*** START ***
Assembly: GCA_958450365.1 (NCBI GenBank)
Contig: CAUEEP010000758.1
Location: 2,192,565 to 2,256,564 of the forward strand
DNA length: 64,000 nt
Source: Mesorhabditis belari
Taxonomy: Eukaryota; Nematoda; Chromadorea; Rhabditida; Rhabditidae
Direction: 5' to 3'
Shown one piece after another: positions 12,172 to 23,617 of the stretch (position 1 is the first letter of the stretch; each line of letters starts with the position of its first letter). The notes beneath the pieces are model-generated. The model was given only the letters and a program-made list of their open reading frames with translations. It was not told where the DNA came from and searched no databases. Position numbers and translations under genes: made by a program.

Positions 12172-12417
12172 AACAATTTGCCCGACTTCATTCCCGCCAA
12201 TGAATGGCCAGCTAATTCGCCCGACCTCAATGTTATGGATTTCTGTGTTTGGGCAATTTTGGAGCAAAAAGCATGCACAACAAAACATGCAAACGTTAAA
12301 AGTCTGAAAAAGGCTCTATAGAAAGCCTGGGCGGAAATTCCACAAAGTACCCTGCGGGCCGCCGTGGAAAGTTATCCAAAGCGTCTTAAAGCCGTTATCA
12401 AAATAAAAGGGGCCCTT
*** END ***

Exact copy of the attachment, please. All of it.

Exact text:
Assembly: GCA_958450365.1 (NCBI GenBank)
Contig: CAUEEP010000758.1
Location: 2,192,565 to 2,256,564 of the forward strand
DNA length: 64,000 nt
Source: Mesorhabditis belari
Taxonomy: Eukaryota; Nematoda; Chromadorea; Rhabditida; Rhabditidae
Direction: 5' to 3'
Shown one piece after another: positions 12,172 to 23,617 of the stretch (position 1 is the first letter of the stretch; each line of letters starts with the position of its first letter). The notes beneath the pieces are model-generated. The model was given only the letters and a program-made list of their open reading frames with translations. It was not told where the DNA came from and searched no databases. Position numbers and translations under genes: made by a program.

Positions 12172-12417
12172 AACAATTTGCCCGACTTCATTCCCGCCAA
12201 TGAATGGCCAGCTAATTCGCCCGACCTCAATGTTATGGATTTCTGTGTTTGGGCAATTTTGGAGCAAAAAGCATGCACAACAAAACATGCAAACGTTAAA
12301 AGTCTGAAAAAGGCTCTATAGAAAGCCTGGGCGGAAATTCCACAAAGTACCCTGCGGGCCGCCGTGGAAAGTTATCCAAAGCGTCTTAAAGCCGTTATCA
12401 AAATAAAAGGGGCCCTT